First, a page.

Given the increasingly complacently atheistic tone of many of the BIG THINKERS, I thought I’d introduce some realism about our Constitution’s silence on God. My position will be, of course, somewhere between the “Christian nation” view of some dogmatic evangelical thinkers (such as those who don’t think a Mormon is fit to be president) and the “Godless republic” view of some dogmatic evangelical atheists who claim to revel in the daylight of disbelief.
I think our Constitution’s silence on God is one of our Framers’ debts to the philosopher John Locke. Certainly our Constitution treats people as individuals—or not as members of classes, races, genders, or religions. In that respect, we have a classless citizenry, although far, of course, from a classless society. But Locke himself, as I will explain, thought of our Constitution’s silence of God as a Christian contribution to human self-understanding.
Locke celebrates that breakthrough in egalitarian self-understanding that came with the Christians, the understanding that comes with the discovering of personal inwardness or subjectivity. So while I think Locke was no Christian (unless you want to call a Socinian or anti-Trinitarian a Christian), he thought of himself as providing arguments and evidence for the fundamental Christian insight into personal reality. Christianity established the principle of the limitation of government by personal freedom. And Locke thought that, with his discovery of personal identity, that he could prove that individuals are both less and more than citizens. They consent to government to protect their interests as self-consciously needy and vulnerable beings with bodies without surrendering their freedom for conscientious self-determination in pursuit of happiness.
For Locke, as for the Christians, both the individual and the church are autonomous—or free from political coercion to determine the truth about the free being’s duties to his or her personal Creator. Locke could defend that conclusion, let me emphasize, without believing that most of what any particular church taught is true. He was highly doubtful that there is a living and giving personal God on which free beings could rely for love and security, and he taught individuals not to trust primarily in God, but in themselves. But he wasn’t so doubtful about personal freedom as, from a natural view, a mystery that left room for belief in a Creator.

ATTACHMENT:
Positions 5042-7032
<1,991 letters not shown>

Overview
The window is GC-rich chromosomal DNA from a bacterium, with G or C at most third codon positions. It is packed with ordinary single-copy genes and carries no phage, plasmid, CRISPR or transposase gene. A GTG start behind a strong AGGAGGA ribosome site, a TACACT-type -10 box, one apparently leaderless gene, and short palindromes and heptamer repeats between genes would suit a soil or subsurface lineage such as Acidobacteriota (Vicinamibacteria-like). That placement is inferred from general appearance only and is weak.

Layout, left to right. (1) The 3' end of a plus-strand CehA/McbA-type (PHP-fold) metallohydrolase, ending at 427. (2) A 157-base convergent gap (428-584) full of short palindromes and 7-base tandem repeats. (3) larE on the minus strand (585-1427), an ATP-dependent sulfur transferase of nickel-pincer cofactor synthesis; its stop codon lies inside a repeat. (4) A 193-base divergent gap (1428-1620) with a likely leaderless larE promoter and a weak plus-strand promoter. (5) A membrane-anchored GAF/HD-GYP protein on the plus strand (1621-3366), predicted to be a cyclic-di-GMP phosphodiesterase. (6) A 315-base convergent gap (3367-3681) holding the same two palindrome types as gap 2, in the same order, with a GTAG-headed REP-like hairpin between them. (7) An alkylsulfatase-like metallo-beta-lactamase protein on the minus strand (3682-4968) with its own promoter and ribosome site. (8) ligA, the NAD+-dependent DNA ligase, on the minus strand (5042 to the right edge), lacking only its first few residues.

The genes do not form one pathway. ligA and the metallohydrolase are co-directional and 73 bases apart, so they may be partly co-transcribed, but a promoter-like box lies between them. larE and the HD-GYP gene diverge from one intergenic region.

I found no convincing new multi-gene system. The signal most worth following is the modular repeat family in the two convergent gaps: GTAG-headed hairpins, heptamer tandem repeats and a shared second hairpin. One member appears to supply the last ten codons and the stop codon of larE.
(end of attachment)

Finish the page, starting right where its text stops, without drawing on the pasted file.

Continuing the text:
Consider that our Christians and our Lockeans—inspired by the idea that the free individual or person—ally against the classical republicans—insofar as they think of people as basically citizens or part of a political community (or city fodder). Our Christians and our Lockeans agree that the emphatically Catholic Chesterton is right that America is a home for the homeless—a place for citizens who think of themselves as so equally unique and irreplaceable that they are far from merely citizens. In America, the homeless can be as at home as the homeless can be in any political community, precisely because that community does not compel them to deny what they really can know about themselves.
Christians, St. Augustine said, were often hated because they, on behalf of both the truth and their faith, had to dissent from the religious legislation of their political communities. They refused, like Socrates, to either believe in or worship the gods of their cities. From the classical, political view, the Christians actually seemed liked atheists. In our country, our Christians and our Lockeans have tended to ally against the classical republican idea of civil theology or, as Lincoln once put it, political religion.
The most noble and truthful Lockean interpretation of the Constitution of 1787′s silence on God cis that it’s anti-civil theological. It can be criticized for not placing our country “under God,” or for liberating political will from divine limits—for turning man into God. Or it can be praised for limiting the realm of political will, for freeing creatures and Creator from political domination for being who they truly are. Our Constitution, from the latter view, presupposes that the Christian view of the person and the God in whose image he or she is made is true. Our political leaders have always been free to express their faith in God, but not to turn it into legislation. For Christians, as John Courtney Murray says, American freedom is freedom for the church as an organized social entity with autonomous moral weight, and Locke, finally, wouldn’t think of disagreeing.
God, for Locke, may well exist. Opinions about our duties to our Creator, as Madison, the most purely Lockean of our Founders thought, are a personal or private matter. God is not to be put to degrading political use, and so “civil theology” is not to direct or inhibit the natural—and inevitably social—human inclination toward theological concern.